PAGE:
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Old 25th July 2005, 01:58 AM   #501
andy_c is offline andy_c  United States
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Default Update

Well, I finally found out what the "problem" was with my Squeezebox SlimServer software not playing the LTSpice output file. The "problem" was a short between the headsets (figuratively speaking) . Turned out I had inadvertently swapped the LTSpice WAV files, one of which was a one-for-one copy of the input, the other being the error voltage.

The error voltage file was nothing but silence. At least, I couldn't hear anything. So I was actually listening to the error voltage file, which was actually playing silently, when I thought I was experiencing playback errors when listening to the input.

So the result of listening to the error voltage via Squeezebox->Benchmark DAC->Sennheiser 580 headphones was complete silence. Even though a transient response shows glitches at the beginning of, say, a sine wave starting at t = 0, this is a result of the non-bandwidth-limited nature of such a signal. When a bandwidth-limited test signal is applied, it appears that the presence of the output inductor is inaudible - at least for this particular source material and simulated loudspeaker load.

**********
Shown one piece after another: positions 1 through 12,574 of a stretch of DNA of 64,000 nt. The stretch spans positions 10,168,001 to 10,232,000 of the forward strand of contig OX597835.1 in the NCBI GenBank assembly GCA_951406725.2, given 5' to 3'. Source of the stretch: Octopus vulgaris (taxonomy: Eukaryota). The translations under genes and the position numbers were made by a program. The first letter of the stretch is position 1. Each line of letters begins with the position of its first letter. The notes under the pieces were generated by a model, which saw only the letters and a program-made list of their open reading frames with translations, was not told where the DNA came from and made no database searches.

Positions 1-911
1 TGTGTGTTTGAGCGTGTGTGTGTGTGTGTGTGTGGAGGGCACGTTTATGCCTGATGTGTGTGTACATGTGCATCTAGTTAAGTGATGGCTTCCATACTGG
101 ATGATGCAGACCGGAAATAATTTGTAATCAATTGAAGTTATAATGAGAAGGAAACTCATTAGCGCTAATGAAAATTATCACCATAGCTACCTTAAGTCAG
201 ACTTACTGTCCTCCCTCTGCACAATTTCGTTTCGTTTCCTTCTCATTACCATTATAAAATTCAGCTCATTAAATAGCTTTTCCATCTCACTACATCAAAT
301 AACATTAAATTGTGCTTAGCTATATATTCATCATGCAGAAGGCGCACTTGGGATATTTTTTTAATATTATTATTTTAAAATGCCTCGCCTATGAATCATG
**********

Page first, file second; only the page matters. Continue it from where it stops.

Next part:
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Old 25th July 2005, 02:53 AM   #502
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Hahahaha Andy,

"The error voltage file was nothing but silence. At least, I couldn't hear anything. So I was actually listening to the error voltage file, which was actually playing silently, when I thought I was experiencing playback errors when listening to the input."

Maybe it'd be more audible with the music playing?



Cheers,
Greg
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Old 25th July 2005, 03:05 AM   #503
andy_c is offline andy_c  United States
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What's even funnier is that I didn't discover this until after I had written code to figure out the values of the missing byte counts in the LTSpice WAV file headers, and write out a new file with these numbers put back in. Turns out that the players seem to ignore these numbers anyway, and just read data until end of file is hit.